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Barrhead’s Thrive program receiving an increasing number of inquiries

Cheri Jantz knew it was too good to last. Jantz is an outreach mentor for Barrhead and District Family Community Support Services' (FCSS) Thrive program.
Cheri Jantz for July updatecropped
Thrive, outreach mentor, Cheri Jantz said the near shut down of family courts is causing extra stress in already strained relationships and is one of the reasons she believes the program is seeing an increase in clients.

Cheri Jantz knew it was too good to last.

Jantz is an outreach mentor for Barrhead and District Family Community Support Services' (FCSS) Thrive program. For the two months of the coronavirus pandemic, the number of clients reaching out for her services had not increased. 

Thrive is FCSS's family violence and relationship abuse prevention initiative. It gets its name because that is what they hope its clients will do after accessing its services.

"It was really quiet for the first couple of months, but it has been slowly increasing," she said.

Part of the reason for this, Jantz said, is because of the added stress the virus is having on relationships, whether it be economic because one of both partners in a relationship have lost their jobs and the bills are starting to mount or because of the tension of prolonged exposure to each other in a confined space.

The other problem Jantz and other community violence outreach workers face is the difficulty in accessing necessary services due to the virus.

Luckily, for the most part, she said the safety measures imposed by Public Health and Alberta Health Services (AHS), did not hamper her ability to communicate with her clients, as she could do so over the telephone and for the most part she could still access many of the supports needed for her clients, with the major exception of those provided by the judicial system. 

Due to COVID-19 restrictions, have drastically scaled back in-person hearings since the start of the pandemic in March. And although courts have attempted to compensate by increasing the use of teleconferencing technologies, unfortunately, they could not make up for the loss of in-person attendance, and as a result, many court services are difficult to access if they can be at all.

This is especially true, Jantz said, in family court.

"The challenges for my people is working out parenting agreements. "Having clarity around these agreements and custody can take away an opportunity for conflict, " she said. "In a domestic violence situation when the courts have decided on parenting and financial issues, as well as on the division of property takes away an opportunity to further abuse. If that clarity isn't there the abuse continues."

(As part of the province's Stage 2 reopening strategy Chief Judge Terrence Matchett announced plans to restart physical hearings on July 6 at "base-point courts" with enhanced health and safety measures in place. The Provincial Courts in Barrhead, Westlock and Athabasca are considered circuit courts and will remain closed.)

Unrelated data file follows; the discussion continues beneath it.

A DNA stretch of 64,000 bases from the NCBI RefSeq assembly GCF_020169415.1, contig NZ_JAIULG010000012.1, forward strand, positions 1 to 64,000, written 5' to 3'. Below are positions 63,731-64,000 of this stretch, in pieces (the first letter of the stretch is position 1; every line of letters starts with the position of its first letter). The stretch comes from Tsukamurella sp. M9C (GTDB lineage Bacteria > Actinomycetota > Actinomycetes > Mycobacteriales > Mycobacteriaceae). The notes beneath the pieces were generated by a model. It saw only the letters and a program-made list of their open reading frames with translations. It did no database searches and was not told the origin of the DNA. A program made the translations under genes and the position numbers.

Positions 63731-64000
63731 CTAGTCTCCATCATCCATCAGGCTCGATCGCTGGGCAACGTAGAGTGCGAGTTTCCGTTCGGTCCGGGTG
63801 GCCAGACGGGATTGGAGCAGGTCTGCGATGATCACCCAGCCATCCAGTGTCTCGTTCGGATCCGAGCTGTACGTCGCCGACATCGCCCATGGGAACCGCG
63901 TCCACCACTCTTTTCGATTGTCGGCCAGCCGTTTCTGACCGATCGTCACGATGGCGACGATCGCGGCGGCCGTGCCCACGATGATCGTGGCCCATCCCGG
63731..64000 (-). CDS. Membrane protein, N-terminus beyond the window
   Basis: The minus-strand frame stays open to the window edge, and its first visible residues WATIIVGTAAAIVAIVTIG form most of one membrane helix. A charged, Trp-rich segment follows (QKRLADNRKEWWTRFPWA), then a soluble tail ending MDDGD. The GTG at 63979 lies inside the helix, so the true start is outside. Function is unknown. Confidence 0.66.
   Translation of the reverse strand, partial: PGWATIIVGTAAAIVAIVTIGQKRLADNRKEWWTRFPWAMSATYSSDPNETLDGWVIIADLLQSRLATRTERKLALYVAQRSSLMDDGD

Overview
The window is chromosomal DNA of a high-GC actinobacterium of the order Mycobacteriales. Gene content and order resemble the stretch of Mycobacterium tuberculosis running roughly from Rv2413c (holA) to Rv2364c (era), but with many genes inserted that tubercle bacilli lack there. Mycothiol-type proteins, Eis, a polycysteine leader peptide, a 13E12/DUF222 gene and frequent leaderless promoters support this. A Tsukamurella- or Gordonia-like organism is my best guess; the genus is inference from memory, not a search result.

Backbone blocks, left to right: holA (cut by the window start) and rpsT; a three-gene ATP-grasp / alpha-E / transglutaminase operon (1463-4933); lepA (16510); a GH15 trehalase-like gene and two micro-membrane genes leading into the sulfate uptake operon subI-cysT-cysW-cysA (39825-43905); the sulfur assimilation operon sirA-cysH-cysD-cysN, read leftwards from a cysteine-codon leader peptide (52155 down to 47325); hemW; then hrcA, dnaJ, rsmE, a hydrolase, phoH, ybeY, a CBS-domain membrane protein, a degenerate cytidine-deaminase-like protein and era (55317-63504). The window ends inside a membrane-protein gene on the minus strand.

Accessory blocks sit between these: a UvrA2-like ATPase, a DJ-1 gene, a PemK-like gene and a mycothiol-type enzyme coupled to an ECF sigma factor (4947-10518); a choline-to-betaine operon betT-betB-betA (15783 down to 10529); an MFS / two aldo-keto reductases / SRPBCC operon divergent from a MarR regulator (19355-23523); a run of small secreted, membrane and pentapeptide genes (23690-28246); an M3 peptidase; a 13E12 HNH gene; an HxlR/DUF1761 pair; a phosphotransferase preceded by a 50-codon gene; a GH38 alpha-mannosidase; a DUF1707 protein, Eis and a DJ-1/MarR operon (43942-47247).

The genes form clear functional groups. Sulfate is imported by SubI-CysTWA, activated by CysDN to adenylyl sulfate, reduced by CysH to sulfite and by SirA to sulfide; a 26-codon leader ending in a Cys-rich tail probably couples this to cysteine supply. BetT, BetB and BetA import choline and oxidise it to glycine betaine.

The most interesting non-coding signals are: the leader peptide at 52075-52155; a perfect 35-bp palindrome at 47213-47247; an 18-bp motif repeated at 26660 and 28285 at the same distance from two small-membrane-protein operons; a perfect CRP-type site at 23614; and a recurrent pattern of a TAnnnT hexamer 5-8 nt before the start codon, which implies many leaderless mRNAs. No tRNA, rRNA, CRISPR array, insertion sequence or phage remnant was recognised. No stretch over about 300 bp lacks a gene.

She added abusers will go to great lengths to continue to harass and torment their would-be targets and that they are using the virus as another tool.

Jantz said to a lesser extent, the pandemic has also makes it more difficult to place clients in women's shelters, something in her experience is rarely done. In four years as a Thrive outreach mentor in Barrhead and Westlock, she has placed only one client in a shelter.

Although she says, when they are needed "are really needed, they are not common in rural communities for several reasons.

One of the first being that in smaller communities, knows where the shelter is, including the abuser.

"When you live in the city, there are several shelters and they give people the ability to disappear," Jantz said. "But if you live in rural Alberta, everyone knows where the shelter house is, including a person's abuser."

She added another purpose of shelters is to give victims of abuse skills and supports, so they can leave their situations. One of the supports often includes job training.

"In rural Alberta, more often than not, the victims of abuse have jobs, live miles from where they were born and have extended family and other supports that a shelter would provide," Jantz said. "Going to a shelter, especially in another community would you be willing to leave that emotional support system, built-in child care behind?"

In 2014, Sparrow's Hope, a women's crisis or safehouse serving the Westlock-Barrhead region, shuttered its doors. It was spearheaded by Westlock Youth for Christ and started accepting clients in 2011.

Regardless of whether a shelter is a viable option, to help clients get out of an abusive situation, Jantz helps her clients come up with a suitable safety plan. And a large part of that safety plan is having proper supporting documents.

"When there are problems, if there is a problem, they can show the police a copy of the parenting agreement," she said.

Although no system is perfect, what Jantz would like to see is Canada adopt a model similar to Australia.

"The laws are such that the abuser gets taken out of the home and the family gets to stay," she said. "As an advocate who deals with victims of domestic violence, I would love to see that happen. Why should the people who have done nothing wrong be the ones that have to suffer the turmoil of finding a new job and have to enrol their children in new schools, et cetera?"

Until then Jantz and other domestic abuse advocates will continue to help people the best they can and hope as COVID-19 restrictions will lift to the point that they will once again be able to access the supports for their clients through the family court.

For more information about Thrive or to schedule an appointment with Jantz, call Barrhead FCSS at 780-674-3341.

Barry Kerton,


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